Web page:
Google Cloud Launcher Ready To Kill 'Dead Software'

Google Monday launched a next-generation cloud marketplace that its technology partners can use to not only distribute software to their customers, but to keep their products up to date, secure, and fully supported after the initial provisioning.

The enhanced Google Cloud Launcher will empower ISVs building solutions for the Google Cloud Platform to help customers struggling with "dead software" -- a phenomena where unsupported software based on static images becomes dated and ultimately useless, Adam Massey, Google's director of global cloud ecosystem and partnerships, told CRN.

Mountain View, Calif.-based Google, a subsidiary of Alphabet, also built into the new platform a mechanism customers can use to directly contact the partners for support, and for the partners to verify the requests are from verified buyers.

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"We have a vision for a new type of marketplace, one where we're providing a much tighter integration and experience between the customers and the software providers," Massey told CRN.

Google Cloud Launcher has been available as a platform for ISVs to distribute solutions hosted in the Google Cloud for about a year now. But Google considered that product to be in an early stage.

"Over the last six months, we spent a lot of time trying to re-architect our vision of it," Massey said. "We identified problem areas we're trying to fix."

The updated Cloud Launcher allows partners to build in functionality for maintaining the software they deliver to customers through the platform with active integration of version, patching and security updates, Massey said.

Security updates have gone live, and version and patching updates are in the works.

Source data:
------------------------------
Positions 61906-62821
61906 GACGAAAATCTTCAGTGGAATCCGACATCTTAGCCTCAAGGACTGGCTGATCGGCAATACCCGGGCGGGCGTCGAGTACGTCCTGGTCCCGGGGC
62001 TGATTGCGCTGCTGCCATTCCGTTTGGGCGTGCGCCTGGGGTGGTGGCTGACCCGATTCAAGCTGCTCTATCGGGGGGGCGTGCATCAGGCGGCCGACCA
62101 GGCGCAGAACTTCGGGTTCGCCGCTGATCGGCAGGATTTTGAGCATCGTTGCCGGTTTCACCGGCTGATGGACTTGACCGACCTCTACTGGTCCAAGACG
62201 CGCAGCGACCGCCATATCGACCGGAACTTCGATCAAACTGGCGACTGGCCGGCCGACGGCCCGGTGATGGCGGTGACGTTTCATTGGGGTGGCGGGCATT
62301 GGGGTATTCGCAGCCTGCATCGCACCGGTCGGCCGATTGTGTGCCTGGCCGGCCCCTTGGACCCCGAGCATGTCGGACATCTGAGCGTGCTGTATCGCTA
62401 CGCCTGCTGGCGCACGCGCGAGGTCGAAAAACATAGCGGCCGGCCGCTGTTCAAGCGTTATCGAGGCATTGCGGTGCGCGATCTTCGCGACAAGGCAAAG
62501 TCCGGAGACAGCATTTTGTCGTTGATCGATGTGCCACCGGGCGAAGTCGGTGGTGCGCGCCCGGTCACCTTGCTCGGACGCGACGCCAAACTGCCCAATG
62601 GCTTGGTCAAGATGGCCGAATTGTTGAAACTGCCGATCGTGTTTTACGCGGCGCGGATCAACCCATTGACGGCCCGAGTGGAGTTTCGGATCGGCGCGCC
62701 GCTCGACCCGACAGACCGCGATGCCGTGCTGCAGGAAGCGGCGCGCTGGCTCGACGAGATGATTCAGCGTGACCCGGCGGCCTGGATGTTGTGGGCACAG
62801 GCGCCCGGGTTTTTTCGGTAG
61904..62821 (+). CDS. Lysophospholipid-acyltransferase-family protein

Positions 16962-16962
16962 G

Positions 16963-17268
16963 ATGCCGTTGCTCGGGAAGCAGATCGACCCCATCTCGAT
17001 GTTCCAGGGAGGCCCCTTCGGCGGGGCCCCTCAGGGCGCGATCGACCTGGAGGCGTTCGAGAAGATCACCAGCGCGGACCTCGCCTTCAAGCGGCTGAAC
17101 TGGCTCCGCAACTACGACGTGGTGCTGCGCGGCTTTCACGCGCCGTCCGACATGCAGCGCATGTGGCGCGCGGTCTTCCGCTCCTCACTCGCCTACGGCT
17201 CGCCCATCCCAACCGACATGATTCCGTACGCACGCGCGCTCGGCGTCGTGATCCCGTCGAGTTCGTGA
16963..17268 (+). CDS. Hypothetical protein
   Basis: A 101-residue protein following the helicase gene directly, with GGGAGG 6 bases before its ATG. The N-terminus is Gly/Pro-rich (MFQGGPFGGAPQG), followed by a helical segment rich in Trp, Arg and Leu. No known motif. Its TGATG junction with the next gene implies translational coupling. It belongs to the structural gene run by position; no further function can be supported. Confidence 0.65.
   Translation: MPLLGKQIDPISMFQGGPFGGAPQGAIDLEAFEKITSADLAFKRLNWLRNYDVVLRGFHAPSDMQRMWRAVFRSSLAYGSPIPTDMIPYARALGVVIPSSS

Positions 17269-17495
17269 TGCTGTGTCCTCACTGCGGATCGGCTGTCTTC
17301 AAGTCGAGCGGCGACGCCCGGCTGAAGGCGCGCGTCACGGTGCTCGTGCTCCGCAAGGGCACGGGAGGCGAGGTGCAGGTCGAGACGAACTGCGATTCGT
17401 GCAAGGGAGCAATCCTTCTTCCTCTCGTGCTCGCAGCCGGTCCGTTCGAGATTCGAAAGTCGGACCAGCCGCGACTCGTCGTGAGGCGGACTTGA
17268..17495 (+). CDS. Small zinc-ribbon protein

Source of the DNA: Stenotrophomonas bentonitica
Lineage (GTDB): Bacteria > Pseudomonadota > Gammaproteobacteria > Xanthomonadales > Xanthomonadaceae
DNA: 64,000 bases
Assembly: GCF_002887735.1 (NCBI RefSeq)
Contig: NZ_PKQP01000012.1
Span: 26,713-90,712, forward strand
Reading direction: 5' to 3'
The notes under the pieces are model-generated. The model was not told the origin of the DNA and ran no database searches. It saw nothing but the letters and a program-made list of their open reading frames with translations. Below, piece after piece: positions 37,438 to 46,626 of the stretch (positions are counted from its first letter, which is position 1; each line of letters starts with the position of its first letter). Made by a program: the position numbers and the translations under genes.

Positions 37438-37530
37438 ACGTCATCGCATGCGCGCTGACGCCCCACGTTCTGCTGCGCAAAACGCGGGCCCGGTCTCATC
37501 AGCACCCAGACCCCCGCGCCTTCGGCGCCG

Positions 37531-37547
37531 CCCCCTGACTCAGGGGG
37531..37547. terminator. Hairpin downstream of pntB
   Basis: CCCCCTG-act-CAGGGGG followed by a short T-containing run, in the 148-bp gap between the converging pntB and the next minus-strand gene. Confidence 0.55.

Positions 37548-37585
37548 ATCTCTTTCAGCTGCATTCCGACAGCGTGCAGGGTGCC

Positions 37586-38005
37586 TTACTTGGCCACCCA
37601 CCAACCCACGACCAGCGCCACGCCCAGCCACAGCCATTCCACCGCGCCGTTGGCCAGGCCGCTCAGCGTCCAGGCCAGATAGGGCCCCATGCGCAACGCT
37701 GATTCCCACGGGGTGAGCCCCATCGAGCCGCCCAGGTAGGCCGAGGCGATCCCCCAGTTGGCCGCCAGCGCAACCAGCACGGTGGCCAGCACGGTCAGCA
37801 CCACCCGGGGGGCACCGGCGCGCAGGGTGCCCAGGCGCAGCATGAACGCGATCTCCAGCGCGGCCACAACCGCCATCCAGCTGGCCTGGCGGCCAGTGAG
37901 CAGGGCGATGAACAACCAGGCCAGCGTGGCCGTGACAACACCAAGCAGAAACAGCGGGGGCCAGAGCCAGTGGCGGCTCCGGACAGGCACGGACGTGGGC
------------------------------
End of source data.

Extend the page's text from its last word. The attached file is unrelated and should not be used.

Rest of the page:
The platform also can notify ISVs when security updates are available from Google, he said.

"Customers can get the best version of partner software, the best integration possible," Massey told CRN. That stronger linkage to the vendor will enable more-sophisticated deployments.

Traditional software marketplaces succeed at enabling transactions around simple deployments based on static images, Massey said. But Google's latest version of Launcher is also technologically unique in that it can scale a solution across multiple virtual machines.

And ISVs using Google Cloud Launcher can also now use Google Cloud Deployment Manager, Massey said, which gives them a user interface providing a comprehensive view "under the hood" of their configurations, as well as preset templates that allow them to architect more complex underpinnings for their solutions.

Currently, Google distributes about 168 solutions through Cloud Launcher from its commercial and open-source partners.

Concurrent with Monday's upgrade, Google unveiled several new ecosystem partners, including Brocade, EnterpriseDB, StorReduce, Techila Technologies and SendGrid, that will begin peddling their wares on the platform.